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How does dehydration affect hCG?

Human chorionic gonadotropin (hCG) is a hormone produced during pregnancy that is often used to detect and monitor pregnancy. Dehydration can potentially impact hCG levels in a few different ways:

What is hCG?

hCG is a hormone produced by the placenta shortly after implantation. It helps maintain progesterone production in early pregnancy until the placenta is fully formed. hCG levels rise steadily during the first trimester and peak around 10-12 weeks gestation. After this point, levels gradually decline until birth.

hCG can be detected in blood and urine. Urine hCG tests are commonly used for at-home pregnancy testing. Quantitative hCG blood tests can track the rise and fall of hCG levels during pregnancy. Doctors may order serial quantitative hCG tests to:

  • Confirm pregnancy and monitor progress
  • Assess potential issues like ectopic pregnancy or miscarriage
  • Evaluate molar pregnancies or gestational trophoblastic disease

How could dehydration impact hCG levels?

There are a few ways dehydration may affect hCG measurement:

Concentrated urine

Dehydration leads to more concentrated urine with less fluid volume. Concentrated urine can cause abnormally high results on urine pregnancy tests and urine hCG levels. This does not mean hCG production has increased, only that the same amount of hCG is more concentrated in less urine.

Diluted blood

When dehydrated, the blood also becomes more concentrated. This leads to hemoconcentration, where blood components including red cells, white cells, platelets, and proteins are elevated. Although hCG is not affected, hemoconcentration increases the concentration of other proteins in blood. This makes hCG appear lower than it really is when measured as a ratio to total blood proteins.

Impaired clearance

hCG is broken down by the liver and kidneys and excreted in urine. Dehydration reduces blood flow to the kidneys and may impair renal clearance. Slower hCG breakdown could cause levels to accumulate.

Placental function

The placenta produces hCG, so impaired placental perfusion and function during dehydration could hypothetically affect hCG production. However, there is limited evidence that mild dehydration impacts the placenta enough to significantly alter hCG levels.

How much can dehydration affect hCG levels?

Most research found dehydration can alter hCG levels, but the effects tend to be small:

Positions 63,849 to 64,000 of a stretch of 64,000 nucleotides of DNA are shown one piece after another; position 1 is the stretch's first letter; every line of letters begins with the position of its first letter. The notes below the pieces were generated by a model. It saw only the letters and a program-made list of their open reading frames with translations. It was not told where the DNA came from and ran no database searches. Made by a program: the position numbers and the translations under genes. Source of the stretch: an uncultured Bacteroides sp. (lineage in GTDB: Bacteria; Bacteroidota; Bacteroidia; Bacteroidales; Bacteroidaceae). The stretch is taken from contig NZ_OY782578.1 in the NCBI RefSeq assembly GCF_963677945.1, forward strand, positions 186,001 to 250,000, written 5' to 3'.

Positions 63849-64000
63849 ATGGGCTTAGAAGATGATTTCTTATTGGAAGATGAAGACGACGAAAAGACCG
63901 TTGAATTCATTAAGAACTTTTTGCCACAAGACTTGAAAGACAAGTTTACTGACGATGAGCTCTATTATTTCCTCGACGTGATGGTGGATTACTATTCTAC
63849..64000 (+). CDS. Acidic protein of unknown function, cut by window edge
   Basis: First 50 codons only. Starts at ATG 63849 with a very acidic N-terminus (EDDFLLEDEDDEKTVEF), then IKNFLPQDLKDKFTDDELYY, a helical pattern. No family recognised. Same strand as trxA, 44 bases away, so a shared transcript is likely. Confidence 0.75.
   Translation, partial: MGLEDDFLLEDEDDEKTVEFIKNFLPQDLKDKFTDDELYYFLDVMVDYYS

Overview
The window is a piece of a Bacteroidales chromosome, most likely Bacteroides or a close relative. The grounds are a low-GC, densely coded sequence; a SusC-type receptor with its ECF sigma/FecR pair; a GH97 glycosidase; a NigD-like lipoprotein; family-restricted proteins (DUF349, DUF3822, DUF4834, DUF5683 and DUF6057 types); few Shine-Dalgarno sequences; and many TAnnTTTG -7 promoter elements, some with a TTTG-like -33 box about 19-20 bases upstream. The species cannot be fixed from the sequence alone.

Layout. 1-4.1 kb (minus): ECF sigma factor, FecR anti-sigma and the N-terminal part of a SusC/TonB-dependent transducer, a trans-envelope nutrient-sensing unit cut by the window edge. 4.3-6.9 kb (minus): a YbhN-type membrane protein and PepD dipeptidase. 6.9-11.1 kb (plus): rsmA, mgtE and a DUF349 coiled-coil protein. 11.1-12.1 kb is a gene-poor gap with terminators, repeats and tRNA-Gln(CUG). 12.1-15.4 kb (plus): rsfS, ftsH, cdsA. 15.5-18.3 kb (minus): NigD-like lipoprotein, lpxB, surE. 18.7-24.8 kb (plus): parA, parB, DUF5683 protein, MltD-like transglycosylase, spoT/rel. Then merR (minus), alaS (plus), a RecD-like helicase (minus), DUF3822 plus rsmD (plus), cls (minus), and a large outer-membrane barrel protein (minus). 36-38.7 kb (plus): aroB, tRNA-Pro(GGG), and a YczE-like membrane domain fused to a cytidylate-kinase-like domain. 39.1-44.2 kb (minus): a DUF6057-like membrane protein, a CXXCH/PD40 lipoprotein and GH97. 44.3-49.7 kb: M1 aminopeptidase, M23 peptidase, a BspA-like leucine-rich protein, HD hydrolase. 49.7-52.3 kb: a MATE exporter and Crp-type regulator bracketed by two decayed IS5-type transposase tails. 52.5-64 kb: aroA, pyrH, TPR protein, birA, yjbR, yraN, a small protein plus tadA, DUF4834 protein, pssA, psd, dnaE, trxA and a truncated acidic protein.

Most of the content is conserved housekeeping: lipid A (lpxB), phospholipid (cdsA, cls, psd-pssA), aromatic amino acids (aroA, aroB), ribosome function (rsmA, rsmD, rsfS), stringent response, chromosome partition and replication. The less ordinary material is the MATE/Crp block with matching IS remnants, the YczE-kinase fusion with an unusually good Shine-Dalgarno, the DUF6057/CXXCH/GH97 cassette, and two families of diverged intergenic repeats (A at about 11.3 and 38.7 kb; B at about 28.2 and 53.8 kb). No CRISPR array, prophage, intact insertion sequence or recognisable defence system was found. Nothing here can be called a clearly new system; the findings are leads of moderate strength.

• One study found urine hCG doubled with dehydration, while serum hCG decreased slightly.
  • Another study found urine hCG increased by 28% with fluid restriction. Serum hCG was unaffected.
  • Multiple studies found urine hCG rose by 15-30%, while serum hCG did not change significantly.

So while dehydration may cause urine hCG to become more concentrated, blood hCG levels remain relatively stable. Mild to moderate dehydration does not appear to substantially impair placental hCG production.

Tips to get accurate hCG testing

To get the most accurate hCG results:

  • Drink normally and avoid dehydration before testing urine or blood for hCG.
  • Use first morning urine, which is least concentrated, for at-home pregnancy tests.
  • Have blood drawn for quantitative hCG in the morning before becoming dehydrated from daytime activities.
  • Compare serum hCG values, which are less affected, rather than urine hCG if monitoring potential issues.
  • Repeat questionable or unexpected hCG tests 1-2 days later after rehydrating.

How dehydration affects pregnancy

While mild dehydration may not significantly impact hCG levels, chronic dehydration can be harmful in pregnancy. Effects may include:

  • Elevated body temperature – Dehydration impairs thermoregulation. This raises body temperature, which can be dangerous in pregnancy.
  • Reduced blood volume – Lower blood volume decreases perfusion of the placenta and uterus.
  • Contractions – Dehydration can trigger Braxton Hicks contractions.
  • Preterm labor – Severe dehydration is linked with premature onset of labor.
  • Neural tube defects – Dehydration during the periconceptional period may increase risk.
  • Small for gestational age – Chronic dehydration can restrict fetal growth.
  • Thromboembolism – Dehydration thickens blood and raises clotting risk.

Plus, diarrhea or vomiting from dehydration sickness can disrupt nutrition and electrolyte balance.

Guidelines for hydration in pregnancy

To minimize risks of dehydration:

  • Drink 8-12 cups of fluids daily, focusing on water.
  • Increase fluid intake during hot weather or exercise.
  • Drink steadily throughout the day rather than large amounts at once.
  • Choose electrolyte drinks like coconut water for rehydrating with nausea/vomiting.
  • Eat fruits and vegetables with high water content.
  • Monitor urine color – light yellow means well hydrated.

Pregnant women should seek medical care for signs of severe dehydration including dizziness, rapid heart rate, dark urine, or inability to urinate regularly.

The takeaway

Mild to moderate dehydration can cause urine hCG levels to become more concentrated and potentially skew results. However, serum hCG levels remain relatively stable. Chronic dehydration can have more significant effects on pregnancy health and outcomes.

To ensure accurate hCG test results, drink normally and avoid dehydration around the time of testing. Prioritize staying well hydrated during pregnancy to reduce risks to mother and baby.